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A group of scientists trying to reawaken ancient viruses has sparked fears of a new pandemic.
Boffins at the Vector research centre in Novosibirsk in Siberia, Russia are analysing the remains of mammoths, woolly rhinoceroses and other Ice Age animals.
They are trying to identify and revive prehistoric viruses, known as paleoviruses, that have been laying dormant for almost half a million years.
The team aims to extract and study the infections that caused their deaths.
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But experts say it’s “very very risky” as viruses that killed mammoths and other prehistoric animals would also be able to infect humans.
Professor Jean-Michel Claverie, from the National Centre of Scientific Research at the University of Aix-Marseille, said: “The Vector research is very, very risky.
“Our immune systems have never encountered these type of viruses. Some of them could be 200,000 or even 400,000 years old.
“I would not be very confident that everything is up to date.”
In 2019 a gas explosion ripped through the lab, called the Vector State Research Centre of Virology, where extremely dangerous diseases including the Bubonic Plague, Anthrax and Ebola are stored.
Another blunder at the lab in 2004 led to the death of a worker after she accidentally pricked herself with a needle containing the Ebola virus.
The lab is also known for being one of two places in the world where the deadly smallpox virus is stockpiled.
Filippa Lentzos, a biosecurity expert at King’s College London, warned that even the most secure laboratories can be breached.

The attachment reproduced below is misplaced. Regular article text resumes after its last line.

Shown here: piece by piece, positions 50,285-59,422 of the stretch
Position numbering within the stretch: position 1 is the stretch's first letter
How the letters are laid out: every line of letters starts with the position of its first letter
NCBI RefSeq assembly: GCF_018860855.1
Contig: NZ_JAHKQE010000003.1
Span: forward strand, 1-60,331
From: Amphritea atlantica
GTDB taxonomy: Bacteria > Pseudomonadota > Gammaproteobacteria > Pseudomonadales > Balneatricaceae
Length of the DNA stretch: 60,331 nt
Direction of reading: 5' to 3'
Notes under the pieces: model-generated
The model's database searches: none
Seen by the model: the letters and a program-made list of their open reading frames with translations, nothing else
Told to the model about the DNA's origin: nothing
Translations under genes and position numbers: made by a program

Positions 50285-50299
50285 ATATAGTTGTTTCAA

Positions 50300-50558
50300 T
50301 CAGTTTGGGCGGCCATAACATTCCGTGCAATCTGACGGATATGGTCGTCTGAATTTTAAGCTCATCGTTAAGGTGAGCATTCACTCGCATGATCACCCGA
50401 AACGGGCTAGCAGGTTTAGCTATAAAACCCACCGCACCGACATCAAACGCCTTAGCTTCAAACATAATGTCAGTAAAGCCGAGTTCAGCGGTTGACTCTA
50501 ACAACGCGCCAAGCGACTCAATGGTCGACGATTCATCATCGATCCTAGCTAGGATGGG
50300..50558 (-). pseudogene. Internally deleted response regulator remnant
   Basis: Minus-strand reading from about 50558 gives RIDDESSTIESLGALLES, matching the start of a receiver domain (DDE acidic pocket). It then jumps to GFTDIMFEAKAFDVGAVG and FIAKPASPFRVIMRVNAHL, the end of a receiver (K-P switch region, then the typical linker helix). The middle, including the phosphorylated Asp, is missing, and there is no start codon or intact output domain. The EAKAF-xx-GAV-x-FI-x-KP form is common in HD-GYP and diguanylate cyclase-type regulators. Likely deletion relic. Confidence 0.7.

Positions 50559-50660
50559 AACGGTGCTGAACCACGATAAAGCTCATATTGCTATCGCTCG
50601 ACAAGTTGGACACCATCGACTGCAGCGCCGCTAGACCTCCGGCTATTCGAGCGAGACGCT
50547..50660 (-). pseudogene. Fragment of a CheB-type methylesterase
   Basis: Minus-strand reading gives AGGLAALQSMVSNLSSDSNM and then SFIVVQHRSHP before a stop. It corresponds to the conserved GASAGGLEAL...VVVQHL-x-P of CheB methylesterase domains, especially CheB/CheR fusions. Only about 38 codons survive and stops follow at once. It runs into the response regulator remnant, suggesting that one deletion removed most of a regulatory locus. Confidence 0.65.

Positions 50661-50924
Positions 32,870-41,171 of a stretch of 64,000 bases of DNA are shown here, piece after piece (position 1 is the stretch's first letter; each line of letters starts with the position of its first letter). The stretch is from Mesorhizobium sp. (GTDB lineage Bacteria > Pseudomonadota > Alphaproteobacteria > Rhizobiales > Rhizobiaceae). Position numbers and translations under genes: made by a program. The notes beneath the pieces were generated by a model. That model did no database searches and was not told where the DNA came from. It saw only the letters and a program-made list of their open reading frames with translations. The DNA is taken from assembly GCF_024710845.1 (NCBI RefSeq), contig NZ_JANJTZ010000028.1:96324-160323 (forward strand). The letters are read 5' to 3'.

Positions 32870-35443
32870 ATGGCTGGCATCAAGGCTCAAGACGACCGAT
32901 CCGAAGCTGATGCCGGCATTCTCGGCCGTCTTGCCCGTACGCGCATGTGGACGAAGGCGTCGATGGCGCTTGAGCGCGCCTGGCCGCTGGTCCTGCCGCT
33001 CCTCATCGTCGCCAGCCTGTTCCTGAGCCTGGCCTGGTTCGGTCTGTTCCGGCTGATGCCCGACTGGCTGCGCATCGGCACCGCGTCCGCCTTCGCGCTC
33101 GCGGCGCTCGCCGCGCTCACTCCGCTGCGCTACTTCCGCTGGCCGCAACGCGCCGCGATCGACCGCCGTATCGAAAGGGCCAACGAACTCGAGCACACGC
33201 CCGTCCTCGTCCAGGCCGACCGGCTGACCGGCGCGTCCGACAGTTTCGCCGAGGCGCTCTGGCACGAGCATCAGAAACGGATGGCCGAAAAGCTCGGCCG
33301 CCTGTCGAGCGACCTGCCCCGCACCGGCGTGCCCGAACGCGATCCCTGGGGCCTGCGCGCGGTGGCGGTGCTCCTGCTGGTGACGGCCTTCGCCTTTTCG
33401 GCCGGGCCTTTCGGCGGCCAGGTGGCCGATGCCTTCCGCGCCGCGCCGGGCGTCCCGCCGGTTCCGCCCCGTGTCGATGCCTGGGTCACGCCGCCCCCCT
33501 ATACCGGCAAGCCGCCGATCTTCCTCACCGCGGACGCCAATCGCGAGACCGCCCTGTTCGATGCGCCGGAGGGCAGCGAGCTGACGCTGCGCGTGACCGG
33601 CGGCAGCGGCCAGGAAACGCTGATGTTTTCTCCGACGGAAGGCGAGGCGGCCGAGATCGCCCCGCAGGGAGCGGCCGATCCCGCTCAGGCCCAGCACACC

She said: “Many of us who are analysing and following what they’re doing aren’t convinced that the potential benefits, which are in the far distant future, are necessarily outweighing the very real risks that are in the present.
“Even with generally safe practices, accidents can still happen.”
The animals studied at Vector were discovered in the region of Yakutia, where temperatures can plummet to lows of -55C.
It is the same site where French scientists recently identified more than a dozen prehistoric viruses.
One such virus is called Pandoravirus yedoma, which originated in the bodies of permafrost-preserved mammoths, wooly rhinoceros, and prehistoric horses.
It’s not the first time scientists have discovered ancient viruses within the frosty ecosystem.
Back in 2014, the same researchers found a 30,000-year-old virus trapped in the permafrost and found that, after all that time, it was still able to infect organisms.
Scientists have been thawing them out to assess their impacts on public health.
However, the find raises a very real and worrying threat to humans because as the permafrost melts and thaws, the ice releases the chemicals and microbes that were trapped there.
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In 2016, one child died and dozens of people were hospitalised after an anthrax outbreak in Siberia.
Officials believe the infection was due to a heatwave that thawed permafrost and unearthed a reindeer carcass that had been infected with anthrax decades ago.
Approximately 2,300 reindeer died in the outbreak.
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